Surety Bonds for Utility Lines
(from Maine Townsman, January 2001)
by Kirsten Hebert, Legislative Advocate, MMA
According to 35-A M.R.S.A., Section 2305, municipalities may authorize a person - other than a transmission and distribution utility - to construct a utility line that runs upon, along, over, across and under the roads and streets of the municipality.
An individual seeking to install utility lines will need to comply with the permitting requirements of Title 35-A §2505, and must also meet the requirements of §2303. Section 2303 requires the applicant to identify the location of underground utility lines as well as the minimum depth of the lines. The permittee must then comply with the requirements of Title 35-A, § 2507. This provision has been referred to as the "Excavation Permit" and requires the applicant to have the permit signed by the municipality or the Department of Transportation prior to laying the lines under any surface or digging under any road or street.
Section 2305(2) requires the permittee to post a surety bond with the municipality. Though §2305 (2) references the surety bond, the law fails to provide a formula that clearly articulates the standards necessary to calculate the amount, terms, and conditions of the bond to sufficiently insure against any claims, demands and actions arising out of improper construction of the utility line. Thus, municipalities have recently questioned how to determine a sufficient surety bond to guard against the various forms of potential liability.
To aid municipalities in their decision-making process, Central Maine Power has developed a form intended to guide municipalities through the surety bond process. Nevertheless, the final authority and determination of the amount of the bond resides with the municipality.
Several considerations should be addressed when determining the amount of the surety bond. The municipality may want to contact the utility company and ask how much they charge for certain services. Service charges vary according to location and severity of the circumstances. Municipalities may want to ask the utility the costs of repairing a downed line, or a broken guide. Other extreme circumstances may include a fallen utility pole and the restoration of a live wire.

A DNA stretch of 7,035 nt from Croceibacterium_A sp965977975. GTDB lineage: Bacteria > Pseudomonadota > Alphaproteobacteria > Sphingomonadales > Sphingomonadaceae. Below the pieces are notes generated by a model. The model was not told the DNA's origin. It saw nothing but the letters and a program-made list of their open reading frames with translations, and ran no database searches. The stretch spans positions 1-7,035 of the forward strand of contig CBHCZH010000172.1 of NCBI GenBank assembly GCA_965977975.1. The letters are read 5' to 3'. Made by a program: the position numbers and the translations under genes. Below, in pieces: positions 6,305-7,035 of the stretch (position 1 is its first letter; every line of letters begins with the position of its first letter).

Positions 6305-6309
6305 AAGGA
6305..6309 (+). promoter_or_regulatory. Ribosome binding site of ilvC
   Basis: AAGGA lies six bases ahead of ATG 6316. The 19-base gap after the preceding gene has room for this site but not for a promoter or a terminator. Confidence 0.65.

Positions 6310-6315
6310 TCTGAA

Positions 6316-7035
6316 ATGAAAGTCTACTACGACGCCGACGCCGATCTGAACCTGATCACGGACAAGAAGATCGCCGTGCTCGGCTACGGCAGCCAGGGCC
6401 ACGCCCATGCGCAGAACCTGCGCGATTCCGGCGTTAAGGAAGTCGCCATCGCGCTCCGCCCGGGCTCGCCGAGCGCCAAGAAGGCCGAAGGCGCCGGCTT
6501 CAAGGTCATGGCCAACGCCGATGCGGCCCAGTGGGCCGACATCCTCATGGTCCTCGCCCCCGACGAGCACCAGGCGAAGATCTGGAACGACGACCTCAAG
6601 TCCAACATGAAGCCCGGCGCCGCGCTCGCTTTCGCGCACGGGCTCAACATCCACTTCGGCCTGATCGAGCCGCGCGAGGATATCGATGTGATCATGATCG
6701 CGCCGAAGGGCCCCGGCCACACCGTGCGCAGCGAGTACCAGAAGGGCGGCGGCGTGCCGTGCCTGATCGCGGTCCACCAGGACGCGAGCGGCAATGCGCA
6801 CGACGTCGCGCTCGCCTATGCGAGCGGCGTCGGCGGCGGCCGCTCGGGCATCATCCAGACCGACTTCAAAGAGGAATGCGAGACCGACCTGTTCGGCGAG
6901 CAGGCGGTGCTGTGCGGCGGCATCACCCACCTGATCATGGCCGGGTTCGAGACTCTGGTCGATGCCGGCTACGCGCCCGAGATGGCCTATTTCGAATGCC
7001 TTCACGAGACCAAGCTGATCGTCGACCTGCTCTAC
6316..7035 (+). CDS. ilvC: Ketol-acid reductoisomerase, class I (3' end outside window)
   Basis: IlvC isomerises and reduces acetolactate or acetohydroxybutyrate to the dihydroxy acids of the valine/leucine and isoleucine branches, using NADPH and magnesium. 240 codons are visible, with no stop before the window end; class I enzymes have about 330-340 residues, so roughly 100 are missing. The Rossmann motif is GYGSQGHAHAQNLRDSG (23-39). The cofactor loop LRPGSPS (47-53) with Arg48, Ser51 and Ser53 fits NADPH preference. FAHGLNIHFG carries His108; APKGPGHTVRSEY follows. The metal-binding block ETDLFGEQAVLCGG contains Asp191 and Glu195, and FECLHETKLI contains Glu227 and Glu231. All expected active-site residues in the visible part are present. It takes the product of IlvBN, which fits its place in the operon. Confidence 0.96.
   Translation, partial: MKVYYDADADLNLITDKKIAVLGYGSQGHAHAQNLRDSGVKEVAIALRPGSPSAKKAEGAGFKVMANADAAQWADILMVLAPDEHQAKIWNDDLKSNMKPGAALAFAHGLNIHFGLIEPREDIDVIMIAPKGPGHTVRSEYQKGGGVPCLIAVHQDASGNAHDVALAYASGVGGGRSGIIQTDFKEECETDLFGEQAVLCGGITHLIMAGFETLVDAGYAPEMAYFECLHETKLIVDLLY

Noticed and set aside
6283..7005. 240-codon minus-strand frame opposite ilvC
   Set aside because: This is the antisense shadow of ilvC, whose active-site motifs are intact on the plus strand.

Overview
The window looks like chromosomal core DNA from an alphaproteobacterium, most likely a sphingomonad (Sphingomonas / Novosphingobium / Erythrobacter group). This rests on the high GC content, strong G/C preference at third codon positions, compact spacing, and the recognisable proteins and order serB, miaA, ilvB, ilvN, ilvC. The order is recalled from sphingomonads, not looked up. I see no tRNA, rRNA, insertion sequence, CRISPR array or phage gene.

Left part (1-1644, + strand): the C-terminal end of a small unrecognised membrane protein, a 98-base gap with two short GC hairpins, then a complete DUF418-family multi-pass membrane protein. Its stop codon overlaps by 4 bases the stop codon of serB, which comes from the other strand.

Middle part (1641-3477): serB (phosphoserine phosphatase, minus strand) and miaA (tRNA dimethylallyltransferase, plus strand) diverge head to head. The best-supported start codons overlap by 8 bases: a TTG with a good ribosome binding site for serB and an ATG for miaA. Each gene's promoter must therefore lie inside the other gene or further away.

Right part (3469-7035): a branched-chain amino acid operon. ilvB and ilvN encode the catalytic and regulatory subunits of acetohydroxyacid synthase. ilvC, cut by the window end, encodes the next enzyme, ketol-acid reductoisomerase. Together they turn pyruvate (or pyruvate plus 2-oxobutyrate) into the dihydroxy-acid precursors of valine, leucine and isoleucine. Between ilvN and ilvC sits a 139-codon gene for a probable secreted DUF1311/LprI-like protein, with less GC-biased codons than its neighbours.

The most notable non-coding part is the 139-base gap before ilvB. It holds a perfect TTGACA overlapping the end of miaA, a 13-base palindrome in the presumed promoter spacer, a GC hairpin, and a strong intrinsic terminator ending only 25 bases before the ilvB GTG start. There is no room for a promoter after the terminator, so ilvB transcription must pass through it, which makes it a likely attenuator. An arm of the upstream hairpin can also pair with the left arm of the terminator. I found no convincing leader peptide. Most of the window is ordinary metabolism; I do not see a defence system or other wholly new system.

According to the Maine Torts Claims Act, the cap on municipal liability is $400,000, unless the legislature has expressly stated otherwise. (14 M.R.S.A. § 8101-8118). The municipality may be said to have waived its immunity if it has purchased insurance in excess of the $400,000. (14 M.R.S.A. § 8116). This should be a strong consideration in determining the amount of the surety bond.
In determining the conditions of the surety bond, the municipality should also consider the duration of the bond. It is the customer that retains the bond. It is possible for the municipality to insert a renewal agreement in the bond. This would provide the municipality with an assurance that the customer is still aware of the responsibilities of proper maintenance of the line.
Municipalities should remember that after the line is installed, the customer has the ultimate responsibility to properly maintain the line. If the municipality incurs expenses as a result of the improper care of the line, the municipality may then assess the owner for the failure to care for the line. [Title 35-A, § 2305 (3)].
A copy of the CMP form can be obtained by calling Linda Richardson at 626-9728.